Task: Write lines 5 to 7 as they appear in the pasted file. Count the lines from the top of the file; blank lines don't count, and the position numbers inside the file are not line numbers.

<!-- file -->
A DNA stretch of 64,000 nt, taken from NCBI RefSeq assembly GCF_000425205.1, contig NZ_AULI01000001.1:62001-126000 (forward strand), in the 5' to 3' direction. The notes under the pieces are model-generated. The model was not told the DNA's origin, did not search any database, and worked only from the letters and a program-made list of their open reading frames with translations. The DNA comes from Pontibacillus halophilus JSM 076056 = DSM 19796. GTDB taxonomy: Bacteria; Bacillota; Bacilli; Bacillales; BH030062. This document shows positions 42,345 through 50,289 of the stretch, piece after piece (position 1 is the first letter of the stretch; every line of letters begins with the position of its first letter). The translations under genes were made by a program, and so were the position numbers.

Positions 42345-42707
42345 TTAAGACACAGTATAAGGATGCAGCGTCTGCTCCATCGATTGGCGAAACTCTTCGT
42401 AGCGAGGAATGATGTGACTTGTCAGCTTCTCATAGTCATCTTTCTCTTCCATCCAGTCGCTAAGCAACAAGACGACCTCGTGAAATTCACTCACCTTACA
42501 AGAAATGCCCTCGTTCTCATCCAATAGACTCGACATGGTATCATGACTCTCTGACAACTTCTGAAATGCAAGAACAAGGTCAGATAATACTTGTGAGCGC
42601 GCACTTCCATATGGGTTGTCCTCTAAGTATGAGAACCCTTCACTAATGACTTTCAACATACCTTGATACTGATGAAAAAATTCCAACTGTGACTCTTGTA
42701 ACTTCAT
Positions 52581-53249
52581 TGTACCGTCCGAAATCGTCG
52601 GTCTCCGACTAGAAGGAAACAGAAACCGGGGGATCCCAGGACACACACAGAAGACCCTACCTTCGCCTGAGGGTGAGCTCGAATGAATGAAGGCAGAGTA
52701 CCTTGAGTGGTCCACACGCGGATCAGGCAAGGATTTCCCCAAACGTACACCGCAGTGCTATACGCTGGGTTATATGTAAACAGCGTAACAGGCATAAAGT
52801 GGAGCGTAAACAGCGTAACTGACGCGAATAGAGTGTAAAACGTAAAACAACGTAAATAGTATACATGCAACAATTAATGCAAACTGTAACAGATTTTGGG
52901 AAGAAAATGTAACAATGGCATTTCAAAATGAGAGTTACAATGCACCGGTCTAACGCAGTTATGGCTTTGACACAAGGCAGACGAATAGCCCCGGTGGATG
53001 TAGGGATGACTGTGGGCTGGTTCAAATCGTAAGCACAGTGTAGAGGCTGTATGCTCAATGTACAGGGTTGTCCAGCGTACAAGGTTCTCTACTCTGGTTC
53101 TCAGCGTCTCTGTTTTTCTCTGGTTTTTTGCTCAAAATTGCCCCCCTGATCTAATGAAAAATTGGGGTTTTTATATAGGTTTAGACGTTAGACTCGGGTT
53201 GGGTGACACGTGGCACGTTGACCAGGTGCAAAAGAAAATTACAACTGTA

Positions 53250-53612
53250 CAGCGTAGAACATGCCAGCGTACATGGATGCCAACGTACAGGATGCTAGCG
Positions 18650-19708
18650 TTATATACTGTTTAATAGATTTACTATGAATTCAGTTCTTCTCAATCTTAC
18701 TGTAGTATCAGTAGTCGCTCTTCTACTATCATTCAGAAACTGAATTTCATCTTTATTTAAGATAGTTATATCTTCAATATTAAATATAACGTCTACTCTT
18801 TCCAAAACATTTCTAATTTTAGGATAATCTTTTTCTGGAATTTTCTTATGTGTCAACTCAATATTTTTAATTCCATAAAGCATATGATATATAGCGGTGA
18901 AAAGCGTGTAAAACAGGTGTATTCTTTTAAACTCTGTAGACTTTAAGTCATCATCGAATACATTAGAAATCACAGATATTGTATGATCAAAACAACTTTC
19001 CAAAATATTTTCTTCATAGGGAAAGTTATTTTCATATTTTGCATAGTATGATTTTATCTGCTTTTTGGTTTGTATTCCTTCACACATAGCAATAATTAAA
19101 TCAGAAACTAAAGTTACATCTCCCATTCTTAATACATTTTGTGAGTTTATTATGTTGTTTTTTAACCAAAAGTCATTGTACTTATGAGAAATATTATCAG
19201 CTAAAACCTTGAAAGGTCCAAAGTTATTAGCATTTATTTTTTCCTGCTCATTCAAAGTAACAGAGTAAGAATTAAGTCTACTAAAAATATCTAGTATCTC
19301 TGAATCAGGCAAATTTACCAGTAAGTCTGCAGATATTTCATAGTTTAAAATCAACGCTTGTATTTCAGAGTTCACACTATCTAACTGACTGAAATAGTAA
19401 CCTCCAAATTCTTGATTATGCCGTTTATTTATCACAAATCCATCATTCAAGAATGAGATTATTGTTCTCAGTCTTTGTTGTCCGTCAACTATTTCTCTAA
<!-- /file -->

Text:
42501 AGAAATGCCCTCGTTCTCATCCAATAGACTCGACATGGTATCATGACTCTCTGACAACTTCTGAAATGCAAGAACAAGGTCAGATAATACTTGTGAGCGC
42601 GCACTTCCATATGGGTTGTCCTCTAAGTATGAGAACCCTTCACTAATGACTTTCAACATACCTTGATACTGATGAAAAAATTCCAACTGTGACTCTTGTA
42701 ACTTCAT